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30th Annual Reconceptualizing Early Childhood Education (RECE) Conference

Justice for young children, families, and communities: an ethical Imperative

Erikson Institute, Chicago Illinois USA
November 1-5, 2024

We look forward to gathering with early childhood researchers, scholars, teachers, pedagogues, teacher-educators, and activists for the 30th Annual RECE Conference to be held in-person and online at Erikson Institute, Chicago USA. 

We are very grateful for all submissions to RECE’s 2024 Conference. The Call for Proposals has now ended and the proposal submission portal has closed. We are now in the process of reviewing submissions. 

It is our intention to notify you of the outcome of your proposal for presentation by 20 April.

Information about conference registration, accommodation, and travel will be posted soon.  

If you have any questions about proposal submissions, please contact Program Chairs Sonya Gaches or Amy Clark.

If you have any questions about visa related to invitation letters for presenters and attendees at the RECE conference, please contact Sonya Gaches.

Conference Theme

The dominant historical narrative of early childhood education, which purports that the field has 1800s “European roots,” ignores millennia of early care and education practices outside of institutional settings (preschools, kindergartens, etc.) in the community.  In Europe, it excludes marginalized groups and classes and, critically, the majority world in its entirety.  Black, Indigenous, and other communities of Color, are often situated outside this narrow history of the field. This power dynamic has consistently centered and advanced the interests of those holding power and defining norms in societies, subjugating and devaluing valuable practices and expertise — generation after generation.

In addition to the power dynamics in early childhood education—who counts as a professional, how quality is defined, and whose ways and systems of knowing are centered—we live in a world where the dehumanization and disposability of many lives has become routine. We are currently experiencing violent conflicts in several regions of the world where the lives and livelihoods of children and their families are under constant threat. It is this violation of young children, families, and communities that creates obligations for early childhood teachers, researchers, scholars, activists, and related professionals. This is the context framing the conference theme: “Justice for Young Children, Families and Communities: An Ethical Imperative.”

Justice requires both intention and action. With the understanding that justice is as justice does, how might we engage in (re)imagining more just futures for children, families, the workforce, and communities? That is, how might we extend ourselves, our practices, our research, and our policy work in the pursuit of justice?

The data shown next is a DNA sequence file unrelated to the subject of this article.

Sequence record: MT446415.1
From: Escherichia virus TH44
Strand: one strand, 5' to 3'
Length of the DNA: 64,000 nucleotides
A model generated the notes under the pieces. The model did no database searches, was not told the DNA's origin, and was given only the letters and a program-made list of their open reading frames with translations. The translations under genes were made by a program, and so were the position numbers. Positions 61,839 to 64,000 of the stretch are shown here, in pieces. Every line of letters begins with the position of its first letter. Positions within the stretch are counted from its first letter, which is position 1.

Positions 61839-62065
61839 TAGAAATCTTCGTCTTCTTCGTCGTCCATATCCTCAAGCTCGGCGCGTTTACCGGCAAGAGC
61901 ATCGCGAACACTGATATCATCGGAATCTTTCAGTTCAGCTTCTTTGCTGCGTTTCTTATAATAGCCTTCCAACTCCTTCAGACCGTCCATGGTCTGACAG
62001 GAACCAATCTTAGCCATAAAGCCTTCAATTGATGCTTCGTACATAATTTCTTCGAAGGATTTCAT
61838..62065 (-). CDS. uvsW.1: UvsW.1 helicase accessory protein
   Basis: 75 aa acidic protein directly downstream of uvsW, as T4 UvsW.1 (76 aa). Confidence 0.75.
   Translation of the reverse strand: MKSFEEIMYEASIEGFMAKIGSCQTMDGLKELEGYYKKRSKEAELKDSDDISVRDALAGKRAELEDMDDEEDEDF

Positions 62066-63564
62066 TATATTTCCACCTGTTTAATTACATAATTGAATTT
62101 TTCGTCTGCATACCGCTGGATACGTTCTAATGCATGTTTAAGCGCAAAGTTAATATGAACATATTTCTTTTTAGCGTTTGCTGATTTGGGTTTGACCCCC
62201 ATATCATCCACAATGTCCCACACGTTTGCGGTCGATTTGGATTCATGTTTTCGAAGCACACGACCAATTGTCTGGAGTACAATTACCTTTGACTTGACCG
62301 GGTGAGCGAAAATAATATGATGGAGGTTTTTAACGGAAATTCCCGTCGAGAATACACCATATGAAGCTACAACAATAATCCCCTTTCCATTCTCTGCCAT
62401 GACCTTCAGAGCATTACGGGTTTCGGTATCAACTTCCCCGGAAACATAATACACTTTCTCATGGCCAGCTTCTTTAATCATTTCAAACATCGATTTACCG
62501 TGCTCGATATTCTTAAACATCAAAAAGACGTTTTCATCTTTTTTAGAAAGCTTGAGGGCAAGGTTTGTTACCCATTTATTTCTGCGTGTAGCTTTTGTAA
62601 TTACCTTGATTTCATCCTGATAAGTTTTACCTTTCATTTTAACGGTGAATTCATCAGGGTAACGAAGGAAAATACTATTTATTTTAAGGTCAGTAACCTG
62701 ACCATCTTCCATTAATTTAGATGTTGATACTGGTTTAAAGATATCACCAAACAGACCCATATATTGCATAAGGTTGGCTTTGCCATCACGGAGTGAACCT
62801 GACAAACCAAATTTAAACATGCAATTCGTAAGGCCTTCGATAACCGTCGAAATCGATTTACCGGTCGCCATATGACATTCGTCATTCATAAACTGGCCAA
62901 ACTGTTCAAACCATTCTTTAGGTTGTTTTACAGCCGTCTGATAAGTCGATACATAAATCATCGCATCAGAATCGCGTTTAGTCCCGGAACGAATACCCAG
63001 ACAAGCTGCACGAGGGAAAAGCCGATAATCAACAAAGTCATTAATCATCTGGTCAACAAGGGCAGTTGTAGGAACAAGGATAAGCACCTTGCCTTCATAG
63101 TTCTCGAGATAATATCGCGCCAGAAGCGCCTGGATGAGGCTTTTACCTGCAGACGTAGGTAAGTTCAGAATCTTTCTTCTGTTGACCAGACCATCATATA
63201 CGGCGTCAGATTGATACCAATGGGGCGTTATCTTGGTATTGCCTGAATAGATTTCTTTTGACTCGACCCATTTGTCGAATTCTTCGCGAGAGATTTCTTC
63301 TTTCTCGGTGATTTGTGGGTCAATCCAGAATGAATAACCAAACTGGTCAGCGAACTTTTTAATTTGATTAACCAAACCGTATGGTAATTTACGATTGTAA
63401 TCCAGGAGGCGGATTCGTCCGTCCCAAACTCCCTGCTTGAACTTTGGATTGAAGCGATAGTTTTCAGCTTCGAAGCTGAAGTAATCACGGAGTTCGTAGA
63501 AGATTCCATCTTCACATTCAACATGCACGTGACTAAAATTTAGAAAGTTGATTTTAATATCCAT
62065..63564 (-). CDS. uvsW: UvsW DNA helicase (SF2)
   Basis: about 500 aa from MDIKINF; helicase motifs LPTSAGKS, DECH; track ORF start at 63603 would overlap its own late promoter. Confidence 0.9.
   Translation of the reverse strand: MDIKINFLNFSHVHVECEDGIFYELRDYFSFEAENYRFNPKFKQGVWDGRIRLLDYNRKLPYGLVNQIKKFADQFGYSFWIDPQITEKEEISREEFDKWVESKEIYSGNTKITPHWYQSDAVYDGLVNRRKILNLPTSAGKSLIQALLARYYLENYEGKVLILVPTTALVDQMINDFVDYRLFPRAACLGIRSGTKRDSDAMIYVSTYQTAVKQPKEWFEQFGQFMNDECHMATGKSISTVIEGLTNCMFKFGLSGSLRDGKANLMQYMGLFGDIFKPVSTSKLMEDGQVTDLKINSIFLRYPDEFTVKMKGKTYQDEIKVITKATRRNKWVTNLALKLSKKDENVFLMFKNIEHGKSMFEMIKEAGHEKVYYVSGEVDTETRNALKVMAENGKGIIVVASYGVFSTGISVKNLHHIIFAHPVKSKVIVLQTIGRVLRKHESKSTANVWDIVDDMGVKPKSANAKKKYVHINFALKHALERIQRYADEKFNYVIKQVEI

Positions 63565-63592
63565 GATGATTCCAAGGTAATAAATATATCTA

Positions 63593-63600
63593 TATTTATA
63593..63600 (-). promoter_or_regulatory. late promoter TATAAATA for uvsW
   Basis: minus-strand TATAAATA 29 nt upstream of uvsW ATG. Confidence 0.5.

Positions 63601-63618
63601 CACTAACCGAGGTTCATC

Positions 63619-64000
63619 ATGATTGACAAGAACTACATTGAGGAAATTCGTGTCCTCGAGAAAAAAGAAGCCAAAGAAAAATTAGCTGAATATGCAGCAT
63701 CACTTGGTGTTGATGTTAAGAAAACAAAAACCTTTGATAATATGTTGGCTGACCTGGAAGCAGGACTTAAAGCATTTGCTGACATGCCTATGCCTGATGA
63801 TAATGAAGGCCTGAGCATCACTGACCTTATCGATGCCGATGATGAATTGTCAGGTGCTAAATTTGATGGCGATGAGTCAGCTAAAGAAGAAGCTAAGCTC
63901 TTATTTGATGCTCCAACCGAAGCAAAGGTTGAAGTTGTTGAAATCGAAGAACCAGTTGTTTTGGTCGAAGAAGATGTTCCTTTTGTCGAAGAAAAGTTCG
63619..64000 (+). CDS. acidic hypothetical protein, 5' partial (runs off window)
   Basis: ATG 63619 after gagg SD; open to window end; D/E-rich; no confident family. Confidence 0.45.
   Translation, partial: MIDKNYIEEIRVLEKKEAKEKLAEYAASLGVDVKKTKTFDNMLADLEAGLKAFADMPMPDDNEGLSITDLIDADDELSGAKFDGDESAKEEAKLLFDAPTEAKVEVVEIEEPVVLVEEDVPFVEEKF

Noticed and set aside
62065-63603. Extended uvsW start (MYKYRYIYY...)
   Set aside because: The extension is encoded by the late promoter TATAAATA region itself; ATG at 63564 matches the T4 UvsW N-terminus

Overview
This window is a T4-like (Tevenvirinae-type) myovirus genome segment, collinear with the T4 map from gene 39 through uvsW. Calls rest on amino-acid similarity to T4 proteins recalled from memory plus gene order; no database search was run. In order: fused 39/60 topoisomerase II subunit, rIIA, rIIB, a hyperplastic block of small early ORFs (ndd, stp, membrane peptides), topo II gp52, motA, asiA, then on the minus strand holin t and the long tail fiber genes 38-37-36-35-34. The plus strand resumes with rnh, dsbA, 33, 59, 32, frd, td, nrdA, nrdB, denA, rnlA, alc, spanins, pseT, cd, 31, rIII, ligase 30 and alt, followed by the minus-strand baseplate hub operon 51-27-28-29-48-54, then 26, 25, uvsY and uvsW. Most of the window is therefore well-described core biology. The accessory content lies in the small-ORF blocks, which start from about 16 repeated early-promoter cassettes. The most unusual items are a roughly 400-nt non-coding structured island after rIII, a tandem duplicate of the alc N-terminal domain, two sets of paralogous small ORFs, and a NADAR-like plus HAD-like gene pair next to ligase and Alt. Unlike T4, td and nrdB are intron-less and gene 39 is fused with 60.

This year’s theme conveys the urgent need to identify and interrupt injustices and foster equity by thinking and working differently; focusing on putting things right and repairing the harm(s) caused with renewed attention on healing; reworking relationships with communities; and acknowledging our interconnected responsibility to identify the root cause of injustice.

Participants are invited to (re)think justice in the face of everyday injustices, historically rooted inequities, environmental and policy practices that reflect the long-lasting footprint of colonialism, and ongoing terrors experienced by children. And—while RECE has historically sought to address issues of justice and equity—given the current conditions under which many children, families and communities are living (often just barely), continuing and expanding upon this work is an ethical imperative.

  • For the 30th conference, we invite proposals that take up this ethical imperative that explicitly address the theme of the conference, as well as proposals that address other ongoing visions of RECE, including (but not limited to) those which:


    • are developed participatorily;
    • reconceptualize the intersectionality of individual, social, and environmental (planetary) justice;
    • employ principles of data justice;
    • value community wisdom and history;
    • adopt assets-based and justice-oriented approaches;
    • address conditions that construct barriers to opportunities and equitable access;
    • capture the interconnectedness of in/justice issues and/or systems of oppression;
    • challenge universal assumptions of children and childhoods;
    • expand on traditional notions of what research is or might be; and/or
    • cultivate opportunities and spaces where racialized and minoritized young children, families and communities experience joy, happiness, care, justice, and affirmation.

    Ultimately, we seek to develop a program filled with possibilities, as we hope to compile an entire constellation of possibilities to guide RECE—and the field—toward a more just future.